It was in the classrooms of P.S. 58 in Ozone Park, Queens, New York, that I remember learning about Thanksgiving. I recall making pilgrim hats with paper buckles, tracing my hand and out stretched fingers, then coloring my fingers as tail feathers and the outline of my thumb as a turkey's head, and hearing the story of how after a hard winter and summer, the fall crops produced a good harvest and the pilgrims invited their Indian friends to a feast. There was something about thanking God in there somewhere. I remember Thanksgiving not as a religious holiday but a big dinner day that signaled that Christmas was going to come in less than a month. Oh, I also remember that with our milk each day in November we had a cookie shaped like a turkey and I always ate the head first. When you're in elementary school, food, hats and Christmas coming were the most important things to pay attention to.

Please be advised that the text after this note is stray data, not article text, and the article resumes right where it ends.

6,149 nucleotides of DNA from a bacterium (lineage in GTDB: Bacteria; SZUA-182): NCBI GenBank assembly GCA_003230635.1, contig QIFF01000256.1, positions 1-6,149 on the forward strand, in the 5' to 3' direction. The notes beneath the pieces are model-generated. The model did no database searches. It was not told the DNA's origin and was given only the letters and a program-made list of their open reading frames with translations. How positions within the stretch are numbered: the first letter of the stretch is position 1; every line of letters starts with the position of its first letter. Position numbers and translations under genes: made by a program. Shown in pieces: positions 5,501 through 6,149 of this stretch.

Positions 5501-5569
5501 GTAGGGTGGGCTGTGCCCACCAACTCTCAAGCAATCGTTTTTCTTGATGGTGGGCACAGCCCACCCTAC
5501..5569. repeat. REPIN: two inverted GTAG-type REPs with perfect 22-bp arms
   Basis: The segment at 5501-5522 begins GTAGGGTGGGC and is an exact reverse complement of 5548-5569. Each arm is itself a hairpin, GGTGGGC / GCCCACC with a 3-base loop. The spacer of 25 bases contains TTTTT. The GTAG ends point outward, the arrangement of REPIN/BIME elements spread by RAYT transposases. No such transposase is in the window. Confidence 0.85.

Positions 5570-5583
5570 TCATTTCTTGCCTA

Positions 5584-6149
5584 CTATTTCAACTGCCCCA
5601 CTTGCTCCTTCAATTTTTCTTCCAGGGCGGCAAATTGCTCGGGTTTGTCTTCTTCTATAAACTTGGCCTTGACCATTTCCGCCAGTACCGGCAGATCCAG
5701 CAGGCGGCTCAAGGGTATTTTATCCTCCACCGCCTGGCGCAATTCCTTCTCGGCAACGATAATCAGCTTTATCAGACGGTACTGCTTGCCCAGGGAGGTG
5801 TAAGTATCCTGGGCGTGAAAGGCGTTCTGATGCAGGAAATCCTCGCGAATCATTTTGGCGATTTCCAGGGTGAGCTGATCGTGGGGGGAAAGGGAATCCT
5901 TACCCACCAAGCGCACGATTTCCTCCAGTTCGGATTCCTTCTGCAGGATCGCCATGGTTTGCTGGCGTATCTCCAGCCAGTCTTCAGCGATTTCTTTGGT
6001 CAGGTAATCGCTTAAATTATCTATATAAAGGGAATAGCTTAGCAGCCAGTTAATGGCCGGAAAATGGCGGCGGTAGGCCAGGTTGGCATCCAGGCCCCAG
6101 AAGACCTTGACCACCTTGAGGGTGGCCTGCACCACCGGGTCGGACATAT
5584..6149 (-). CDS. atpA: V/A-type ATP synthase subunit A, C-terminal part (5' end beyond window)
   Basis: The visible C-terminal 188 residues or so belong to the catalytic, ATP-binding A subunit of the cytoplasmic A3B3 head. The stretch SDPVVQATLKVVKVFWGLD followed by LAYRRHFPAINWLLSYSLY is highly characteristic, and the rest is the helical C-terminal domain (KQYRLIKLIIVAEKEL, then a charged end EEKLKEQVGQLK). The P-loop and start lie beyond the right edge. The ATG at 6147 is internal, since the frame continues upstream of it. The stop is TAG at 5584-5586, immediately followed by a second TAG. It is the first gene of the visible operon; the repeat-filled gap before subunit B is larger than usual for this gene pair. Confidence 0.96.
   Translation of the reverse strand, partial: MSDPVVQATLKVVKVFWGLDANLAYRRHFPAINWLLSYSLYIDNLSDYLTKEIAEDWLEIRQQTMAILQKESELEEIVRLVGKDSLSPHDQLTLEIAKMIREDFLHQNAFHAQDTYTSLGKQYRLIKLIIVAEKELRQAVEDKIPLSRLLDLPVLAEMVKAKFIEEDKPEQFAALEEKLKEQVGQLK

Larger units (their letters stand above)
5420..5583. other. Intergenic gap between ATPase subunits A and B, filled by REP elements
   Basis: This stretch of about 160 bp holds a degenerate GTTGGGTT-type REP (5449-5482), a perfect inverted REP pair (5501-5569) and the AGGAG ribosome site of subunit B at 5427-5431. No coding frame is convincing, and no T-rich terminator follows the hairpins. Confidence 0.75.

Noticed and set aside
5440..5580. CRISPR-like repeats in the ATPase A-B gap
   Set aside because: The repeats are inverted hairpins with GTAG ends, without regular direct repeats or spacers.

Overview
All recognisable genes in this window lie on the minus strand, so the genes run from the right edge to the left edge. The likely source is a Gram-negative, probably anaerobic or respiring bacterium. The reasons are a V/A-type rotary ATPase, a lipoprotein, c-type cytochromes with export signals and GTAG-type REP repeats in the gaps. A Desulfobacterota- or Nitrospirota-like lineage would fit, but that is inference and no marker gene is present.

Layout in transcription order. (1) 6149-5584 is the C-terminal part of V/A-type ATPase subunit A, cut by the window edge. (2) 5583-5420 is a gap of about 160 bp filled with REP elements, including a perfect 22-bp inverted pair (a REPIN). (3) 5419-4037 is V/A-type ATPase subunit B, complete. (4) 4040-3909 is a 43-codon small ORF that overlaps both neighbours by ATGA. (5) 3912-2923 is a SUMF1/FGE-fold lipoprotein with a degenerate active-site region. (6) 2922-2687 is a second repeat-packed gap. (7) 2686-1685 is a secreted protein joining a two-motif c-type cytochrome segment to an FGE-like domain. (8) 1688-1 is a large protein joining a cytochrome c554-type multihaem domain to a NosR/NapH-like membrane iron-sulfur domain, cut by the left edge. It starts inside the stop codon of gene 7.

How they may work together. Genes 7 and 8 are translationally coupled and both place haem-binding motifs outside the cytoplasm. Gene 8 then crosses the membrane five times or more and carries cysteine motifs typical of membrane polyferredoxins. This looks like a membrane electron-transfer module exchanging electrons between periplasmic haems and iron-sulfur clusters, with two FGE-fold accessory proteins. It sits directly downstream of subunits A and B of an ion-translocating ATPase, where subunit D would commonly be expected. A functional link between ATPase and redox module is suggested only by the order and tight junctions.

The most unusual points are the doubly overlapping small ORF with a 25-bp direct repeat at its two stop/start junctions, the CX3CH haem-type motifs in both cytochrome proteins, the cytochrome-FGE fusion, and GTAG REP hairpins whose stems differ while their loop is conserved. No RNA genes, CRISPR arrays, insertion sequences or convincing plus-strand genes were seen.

Growing older changes one's perspective. It was after I had a family that I paid attention to a great lesson of Thanksgiving. Now as everyone gathers at Aunt Patty's house (it's always her house even though I'm married to Aunt Patty and it's my house as well), it became obvious that for us it's the family that we are thankful for. Yes, it's loud, animated activities, food available for supper and then grazing for the rest of the weekend, and strategy sessions for next day's surgical capture of those Black Friday gifts.
It's the time as we stand around the table, holding hands and expressing thanks to God for all that He's given us that has become the essence of Thanksgiving for us. It is no longer "something about thanking God in there somewhere," that is the focus of the day and the season.
Let’s talk about what Thanksgiving means to you. Join our conversation at www.hopeforlife.org or email me at firstname.lastname@example.org.
Happy Thanksgiving from my family to yours.
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